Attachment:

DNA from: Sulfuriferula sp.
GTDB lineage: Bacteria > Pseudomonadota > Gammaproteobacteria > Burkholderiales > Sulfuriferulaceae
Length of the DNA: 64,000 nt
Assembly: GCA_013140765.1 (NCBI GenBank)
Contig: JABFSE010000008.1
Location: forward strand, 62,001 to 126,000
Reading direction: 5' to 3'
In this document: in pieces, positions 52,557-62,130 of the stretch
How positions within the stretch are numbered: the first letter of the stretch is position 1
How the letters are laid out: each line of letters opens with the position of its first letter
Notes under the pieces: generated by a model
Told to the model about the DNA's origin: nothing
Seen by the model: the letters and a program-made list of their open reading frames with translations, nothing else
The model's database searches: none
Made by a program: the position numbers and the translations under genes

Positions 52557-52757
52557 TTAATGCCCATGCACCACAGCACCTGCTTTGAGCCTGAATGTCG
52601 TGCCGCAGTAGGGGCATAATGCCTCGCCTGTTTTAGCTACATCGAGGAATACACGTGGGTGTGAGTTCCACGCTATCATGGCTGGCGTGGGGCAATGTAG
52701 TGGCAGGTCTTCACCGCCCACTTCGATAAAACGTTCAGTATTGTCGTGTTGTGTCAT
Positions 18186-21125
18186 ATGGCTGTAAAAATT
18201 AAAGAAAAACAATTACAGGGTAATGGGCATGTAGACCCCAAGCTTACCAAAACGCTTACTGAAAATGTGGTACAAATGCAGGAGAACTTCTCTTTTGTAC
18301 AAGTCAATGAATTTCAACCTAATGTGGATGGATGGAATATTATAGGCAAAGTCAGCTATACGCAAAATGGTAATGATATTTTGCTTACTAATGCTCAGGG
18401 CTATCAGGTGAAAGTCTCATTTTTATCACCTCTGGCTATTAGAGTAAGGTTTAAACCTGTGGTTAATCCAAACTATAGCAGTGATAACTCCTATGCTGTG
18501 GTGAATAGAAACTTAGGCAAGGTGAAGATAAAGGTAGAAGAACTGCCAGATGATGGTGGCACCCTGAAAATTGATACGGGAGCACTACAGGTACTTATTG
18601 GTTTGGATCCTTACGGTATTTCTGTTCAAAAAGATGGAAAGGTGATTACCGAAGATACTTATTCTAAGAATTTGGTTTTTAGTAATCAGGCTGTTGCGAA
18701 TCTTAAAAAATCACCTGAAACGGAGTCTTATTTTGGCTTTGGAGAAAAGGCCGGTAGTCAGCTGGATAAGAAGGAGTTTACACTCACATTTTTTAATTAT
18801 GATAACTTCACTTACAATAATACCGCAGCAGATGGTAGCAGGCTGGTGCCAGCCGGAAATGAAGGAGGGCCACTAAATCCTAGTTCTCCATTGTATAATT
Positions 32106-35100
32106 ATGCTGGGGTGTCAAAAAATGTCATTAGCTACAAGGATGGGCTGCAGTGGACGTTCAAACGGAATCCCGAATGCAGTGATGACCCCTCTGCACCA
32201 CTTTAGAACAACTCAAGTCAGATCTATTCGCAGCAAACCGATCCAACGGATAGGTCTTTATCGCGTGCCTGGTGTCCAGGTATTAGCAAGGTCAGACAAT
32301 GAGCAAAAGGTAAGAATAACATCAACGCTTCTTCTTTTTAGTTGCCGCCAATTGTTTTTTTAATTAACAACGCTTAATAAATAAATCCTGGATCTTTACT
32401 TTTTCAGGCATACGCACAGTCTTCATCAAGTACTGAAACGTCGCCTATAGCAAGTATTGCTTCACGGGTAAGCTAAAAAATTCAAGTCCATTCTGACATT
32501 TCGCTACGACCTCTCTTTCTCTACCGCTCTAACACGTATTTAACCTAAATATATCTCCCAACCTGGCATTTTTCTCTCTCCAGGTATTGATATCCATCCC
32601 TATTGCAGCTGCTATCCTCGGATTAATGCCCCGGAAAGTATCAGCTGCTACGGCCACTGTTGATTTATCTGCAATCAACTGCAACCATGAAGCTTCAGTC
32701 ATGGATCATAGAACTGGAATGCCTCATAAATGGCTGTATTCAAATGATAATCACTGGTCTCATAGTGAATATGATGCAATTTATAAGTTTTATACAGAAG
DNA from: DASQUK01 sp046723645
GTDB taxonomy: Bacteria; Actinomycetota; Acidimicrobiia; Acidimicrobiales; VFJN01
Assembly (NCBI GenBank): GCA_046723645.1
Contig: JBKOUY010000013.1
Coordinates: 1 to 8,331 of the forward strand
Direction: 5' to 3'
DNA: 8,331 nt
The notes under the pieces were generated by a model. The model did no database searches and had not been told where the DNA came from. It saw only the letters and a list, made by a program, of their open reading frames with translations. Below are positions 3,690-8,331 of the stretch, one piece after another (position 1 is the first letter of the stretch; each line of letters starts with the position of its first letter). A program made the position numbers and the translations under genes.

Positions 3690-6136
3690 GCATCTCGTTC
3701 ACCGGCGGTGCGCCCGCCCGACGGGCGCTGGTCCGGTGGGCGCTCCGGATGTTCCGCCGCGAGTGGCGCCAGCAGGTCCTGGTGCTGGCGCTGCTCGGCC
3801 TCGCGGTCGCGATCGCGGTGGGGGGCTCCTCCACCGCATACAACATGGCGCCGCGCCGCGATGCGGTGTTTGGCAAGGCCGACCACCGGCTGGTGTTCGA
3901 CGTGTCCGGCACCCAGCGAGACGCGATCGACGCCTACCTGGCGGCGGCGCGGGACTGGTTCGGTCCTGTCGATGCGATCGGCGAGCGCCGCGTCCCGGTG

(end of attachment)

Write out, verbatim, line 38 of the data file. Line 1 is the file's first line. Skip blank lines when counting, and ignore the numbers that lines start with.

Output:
GTDB taxonomy: Bacteria; Actinomycetota; Acidimicrobiia; Acidimicrobiales; VFJN01